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Do Clean Teeth Promote Heart Health?

What does dental health have to do with heart disease? I've heard that gum infections raise your heart disease risk. True?
Answer (Published 5/3/2005)

Yes, recent research suggests that the bacteria that cause gum infections can also lead to or worsen atherosclerosis, the arterial disease that leads to heart attacks and strokes. A new study published in the February 8, 2005 issue of the American Heart Association journal Circulation found that people with the highest level of the bacteria that cause gum disease also had the worst atherosclerosis. The study confirmed the long-suspected connection between gum disease and heart disease.

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Researchers at Columbia University Medical Center in New York City recruited 660 older men and women for their study. They compared levels of oral bacteria to ultrasound measurements of the thickness of the carotid arteries that carry blood to the brain. They found that the association between oral bacteria and atherosclerosis existed only when they looked at the specific bacteria that cause gum disease, not all the bugs found in the mouth.

Infections that lead to gum disease usually are long-standing. The researchers explained that if the causative bacteria aren’t eliminated or reduced, they trigger an inflammatory response that promotes a gradual thickening of artery walls throughout the body.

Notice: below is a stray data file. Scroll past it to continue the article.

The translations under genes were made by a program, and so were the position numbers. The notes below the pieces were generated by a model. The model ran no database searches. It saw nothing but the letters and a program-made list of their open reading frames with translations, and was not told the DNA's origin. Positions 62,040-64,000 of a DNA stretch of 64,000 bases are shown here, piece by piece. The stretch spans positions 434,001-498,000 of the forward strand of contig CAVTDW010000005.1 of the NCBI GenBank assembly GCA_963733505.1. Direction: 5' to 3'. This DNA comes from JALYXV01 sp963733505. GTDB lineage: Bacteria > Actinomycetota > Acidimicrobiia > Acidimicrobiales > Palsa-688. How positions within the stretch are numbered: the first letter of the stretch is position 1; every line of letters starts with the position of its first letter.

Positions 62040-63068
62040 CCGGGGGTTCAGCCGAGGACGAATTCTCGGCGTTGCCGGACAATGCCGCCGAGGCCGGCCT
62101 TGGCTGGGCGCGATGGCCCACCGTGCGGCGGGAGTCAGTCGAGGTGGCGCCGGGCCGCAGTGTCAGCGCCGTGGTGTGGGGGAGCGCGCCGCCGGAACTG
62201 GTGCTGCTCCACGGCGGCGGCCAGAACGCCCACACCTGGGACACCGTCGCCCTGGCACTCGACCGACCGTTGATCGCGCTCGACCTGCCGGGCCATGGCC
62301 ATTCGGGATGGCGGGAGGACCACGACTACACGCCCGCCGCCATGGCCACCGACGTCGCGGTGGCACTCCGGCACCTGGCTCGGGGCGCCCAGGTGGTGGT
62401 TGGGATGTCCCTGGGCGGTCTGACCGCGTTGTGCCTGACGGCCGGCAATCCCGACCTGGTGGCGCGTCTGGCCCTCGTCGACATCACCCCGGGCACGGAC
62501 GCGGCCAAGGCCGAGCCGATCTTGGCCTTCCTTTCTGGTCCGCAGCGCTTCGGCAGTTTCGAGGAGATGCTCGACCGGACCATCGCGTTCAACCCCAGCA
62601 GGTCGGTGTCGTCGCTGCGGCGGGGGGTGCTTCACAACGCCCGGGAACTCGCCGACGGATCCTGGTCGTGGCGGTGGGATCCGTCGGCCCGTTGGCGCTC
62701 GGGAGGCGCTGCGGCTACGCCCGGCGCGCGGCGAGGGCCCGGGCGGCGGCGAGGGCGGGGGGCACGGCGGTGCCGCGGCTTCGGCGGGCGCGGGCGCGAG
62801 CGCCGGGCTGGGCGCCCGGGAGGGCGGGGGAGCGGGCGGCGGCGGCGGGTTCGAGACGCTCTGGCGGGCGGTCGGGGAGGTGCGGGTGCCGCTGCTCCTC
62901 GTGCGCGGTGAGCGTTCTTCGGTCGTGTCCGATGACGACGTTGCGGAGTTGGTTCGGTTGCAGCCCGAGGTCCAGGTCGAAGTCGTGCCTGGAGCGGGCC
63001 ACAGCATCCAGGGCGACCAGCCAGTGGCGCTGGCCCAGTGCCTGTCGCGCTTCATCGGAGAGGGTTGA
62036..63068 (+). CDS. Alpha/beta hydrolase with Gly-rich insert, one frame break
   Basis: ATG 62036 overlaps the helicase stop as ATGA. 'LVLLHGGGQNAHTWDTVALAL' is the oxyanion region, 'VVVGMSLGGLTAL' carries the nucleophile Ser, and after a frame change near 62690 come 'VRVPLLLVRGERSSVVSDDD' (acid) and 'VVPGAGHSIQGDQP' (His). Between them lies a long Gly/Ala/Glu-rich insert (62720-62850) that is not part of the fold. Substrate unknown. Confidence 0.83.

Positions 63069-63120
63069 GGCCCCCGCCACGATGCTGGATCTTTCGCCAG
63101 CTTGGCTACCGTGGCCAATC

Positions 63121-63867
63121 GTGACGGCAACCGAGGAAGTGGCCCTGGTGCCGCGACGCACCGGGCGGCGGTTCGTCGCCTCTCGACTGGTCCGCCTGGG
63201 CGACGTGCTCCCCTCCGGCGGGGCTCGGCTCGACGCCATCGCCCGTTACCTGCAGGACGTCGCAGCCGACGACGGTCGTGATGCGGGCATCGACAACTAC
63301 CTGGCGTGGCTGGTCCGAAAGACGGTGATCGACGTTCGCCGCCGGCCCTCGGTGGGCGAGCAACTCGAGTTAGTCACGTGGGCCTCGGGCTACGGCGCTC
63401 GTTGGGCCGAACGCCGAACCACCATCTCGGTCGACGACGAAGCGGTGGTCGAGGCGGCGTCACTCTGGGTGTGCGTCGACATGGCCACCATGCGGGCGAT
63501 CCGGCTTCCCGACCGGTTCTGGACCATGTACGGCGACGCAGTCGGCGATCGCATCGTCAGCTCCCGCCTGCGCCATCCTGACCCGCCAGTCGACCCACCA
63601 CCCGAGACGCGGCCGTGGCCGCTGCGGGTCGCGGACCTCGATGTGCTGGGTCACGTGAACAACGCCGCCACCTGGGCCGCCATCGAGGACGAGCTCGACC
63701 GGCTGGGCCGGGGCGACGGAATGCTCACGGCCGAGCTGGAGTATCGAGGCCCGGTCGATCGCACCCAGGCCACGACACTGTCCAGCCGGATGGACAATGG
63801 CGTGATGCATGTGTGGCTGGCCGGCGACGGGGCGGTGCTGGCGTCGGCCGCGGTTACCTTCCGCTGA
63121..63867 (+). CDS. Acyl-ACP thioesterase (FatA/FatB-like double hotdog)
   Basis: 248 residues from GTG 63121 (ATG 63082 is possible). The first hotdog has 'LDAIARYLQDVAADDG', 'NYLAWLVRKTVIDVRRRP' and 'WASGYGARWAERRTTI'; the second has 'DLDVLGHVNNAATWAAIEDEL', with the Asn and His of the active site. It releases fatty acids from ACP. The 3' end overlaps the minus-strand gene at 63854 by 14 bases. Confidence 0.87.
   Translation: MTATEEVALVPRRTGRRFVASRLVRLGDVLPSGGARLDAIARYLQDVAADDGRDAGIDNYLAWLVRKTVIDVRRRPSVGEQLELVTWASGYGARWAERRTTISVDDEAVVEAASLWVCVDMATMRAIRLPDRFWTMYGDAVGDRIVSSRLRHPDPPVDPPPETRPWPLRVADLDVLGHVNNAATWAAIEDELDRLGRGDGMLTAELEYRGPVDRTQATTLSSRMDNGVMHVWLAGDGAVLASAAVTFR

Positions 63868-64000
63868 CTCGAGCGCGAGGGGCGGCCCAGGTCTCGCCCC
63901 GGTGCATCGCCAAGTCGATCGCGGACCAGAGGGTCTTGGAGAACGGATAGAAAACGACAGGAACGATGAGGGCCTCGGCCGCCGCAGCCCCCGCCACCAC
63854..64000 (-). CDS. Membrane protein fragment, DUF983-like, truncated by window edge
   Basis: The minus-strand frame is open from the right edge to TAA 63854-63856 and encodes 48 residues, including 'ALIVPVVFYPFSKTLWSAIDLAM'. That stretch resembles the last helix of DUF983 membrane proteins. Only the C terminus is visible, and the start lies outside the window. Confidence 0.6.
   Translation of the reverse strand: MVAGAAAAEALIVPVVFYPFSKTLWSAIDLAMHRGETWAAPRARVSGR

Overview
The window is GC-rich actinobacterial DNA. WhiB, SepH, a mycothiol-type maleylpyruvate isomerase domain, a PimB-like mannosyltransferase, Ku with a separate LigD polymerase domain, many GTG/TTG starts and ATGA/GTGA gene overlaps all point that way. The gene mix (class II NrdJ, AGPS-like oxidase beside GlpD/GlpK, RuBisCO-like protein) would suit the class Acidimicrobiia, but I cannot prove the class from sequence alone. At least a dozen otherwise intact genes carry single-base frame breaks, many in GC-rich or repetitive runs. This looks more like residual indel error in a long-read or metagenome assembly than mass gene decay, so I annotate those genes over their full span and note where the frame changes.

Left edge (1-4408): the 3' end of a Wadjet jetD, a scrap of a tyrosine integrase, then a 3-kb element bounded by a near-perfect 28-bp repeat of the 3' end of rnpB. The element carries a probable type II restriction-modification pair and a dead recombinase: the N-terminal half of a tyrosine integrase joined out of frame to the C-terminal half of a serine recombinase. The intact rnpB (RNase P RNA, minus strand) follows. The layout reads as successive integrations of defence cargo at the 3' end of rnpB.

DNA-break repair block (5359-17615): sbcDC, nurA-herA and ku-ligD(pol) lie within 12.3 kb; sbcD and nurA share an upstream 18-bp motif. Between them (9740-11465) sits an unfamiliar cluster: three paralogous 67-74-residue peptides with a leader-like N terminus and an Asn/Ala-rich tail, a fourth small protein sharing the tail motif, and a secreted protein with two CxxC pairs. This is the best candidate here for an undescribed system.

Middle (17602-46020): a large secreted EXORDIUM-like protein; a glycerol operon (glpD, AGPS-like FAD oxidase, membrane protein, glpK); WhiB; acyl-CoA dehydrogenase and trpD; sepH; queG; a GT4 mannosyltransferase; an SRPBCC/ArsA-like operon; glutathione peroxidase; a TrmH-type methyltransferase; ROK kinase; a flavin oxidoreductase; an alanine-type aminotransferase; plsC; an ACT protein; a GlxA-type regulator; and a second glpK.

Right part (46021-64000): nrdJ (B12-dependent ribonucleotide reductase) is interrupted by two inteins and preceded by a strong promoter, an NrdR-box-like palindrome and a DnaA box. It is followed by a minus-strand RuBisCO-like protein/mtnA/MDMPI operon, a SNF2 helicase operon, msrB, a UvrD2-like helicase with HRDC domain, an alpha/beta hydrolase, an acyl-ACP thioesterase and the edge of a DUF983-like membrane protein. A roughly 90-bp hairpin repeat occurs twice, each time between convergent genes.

To avoid this, you need regular dental checkups so that any gum disease can be identified and treated promptly. When infections are found, the treatment is deep cleaning of the gums often followed by local antibiotics to eliminate bacteria. And, of course, it is vital to brush your teeth at least twice a day and floss daily to avoid the buildup of small amounts of food that attract and nourish bacteria.

You might also consider toothbrushes incorporating ultrasound that have been clinically shown to treat gingivitis more effectively than regular tooth brushes. Ask your dentist about them.

Incidentally, another recent study found that people who brush their teeth after every meal tend to remain slimmer than those who don’t brush as often. Japanese researchers discovered this effect when they compared the lifestyle habits of nearly 14,000 people whose average age was the mid-forties. They concluded that tooth brushing is a good health habit that could play a role in preventing obesity. The study was published in the Journal of the Japan Society for the Study of Obesity.

Andrew Weil, M.D.

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